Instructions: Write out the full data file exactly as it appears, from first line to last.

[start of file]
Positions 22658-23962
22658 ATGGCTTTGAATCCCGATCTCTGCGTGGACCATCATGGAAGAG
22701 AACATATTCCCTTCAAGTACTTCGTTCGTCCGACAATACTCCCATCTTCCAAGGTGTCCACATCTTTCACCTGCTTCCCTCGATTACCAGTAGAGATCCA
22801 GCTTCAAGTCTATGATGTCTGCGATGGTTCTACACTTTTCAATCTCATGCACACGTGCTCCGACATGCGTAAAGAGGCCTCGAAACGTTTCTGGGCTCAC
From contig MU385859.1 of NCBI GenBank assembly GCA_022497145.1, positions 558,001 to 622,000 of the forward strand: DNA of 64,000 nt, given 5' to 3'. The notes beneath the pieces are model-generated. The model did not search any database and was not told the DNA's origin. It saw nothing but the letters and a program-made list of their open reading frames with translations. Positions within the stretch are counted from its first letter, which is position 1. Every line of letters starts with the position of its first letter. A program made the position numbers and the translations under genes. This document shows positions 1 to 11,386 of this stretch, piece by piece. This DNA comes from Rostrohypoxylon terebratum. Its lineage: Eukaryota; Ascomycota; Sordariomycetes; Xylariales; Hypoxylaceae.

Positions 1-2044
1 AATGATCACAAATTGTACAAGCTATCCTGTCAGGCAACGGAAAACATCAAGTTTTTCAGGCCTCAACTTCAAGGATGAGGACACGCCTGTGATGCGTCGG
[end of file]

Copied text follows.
Positions 22658-23962
22658 ATGGCTTTGAATCCCGATCTCTGCGTGGACCATCATGGAAGAG
22701 AACATATTCCCTTCAAGTACTTCGTTCGTCCGACAATACTCCCATCTTCCAAGGTGTCCACATCTTTCACCTGCTTCCCTCGATTACCAGTAGAGATCCA
22801 GCTTCAAGTCTATGATGTCTGCGATGGTTCTACACTTTTCAATCTCATGCACACGTGCTCCGACATGCGTAAAGAGGCCTCGAAACGTTTCTGGGCTCAC
From contig MU385859.1 of NCBI GenBank assembly GCA_022497145.1, positions 558,001 to 622,000 of the forward strand: DNA of 64,000 nt, given 5' to 3'. The notes beneath the pieces are model-generated. The model did not search any database and was not told the DNA's origin. It saw nothing but the letters and a program-made list of their open reading frames with translations. Positions within the stretch are counted from its first letter, which is position 1. Every line of letters starts with the position of its first letter. A program made the position numbers and the translations under genes. This document shows positions 1 to 11,386 of this stretch, piece by piece. This DNA comes from Rostrohypoxylon terebratum. Its lineage: Eukaryota; Ascomycota; Sordariomycetes; Xylariales; Hypoxylaceae.

Positions 1-2044
1 AATGATCACAAATTGTACAAGCTATCCTGTCAGGCAACGGAAAACATCAAGTTTTTCAGGCCTCAACTTCAAGGATGAGGACACGCCTGTGATGCGTCGG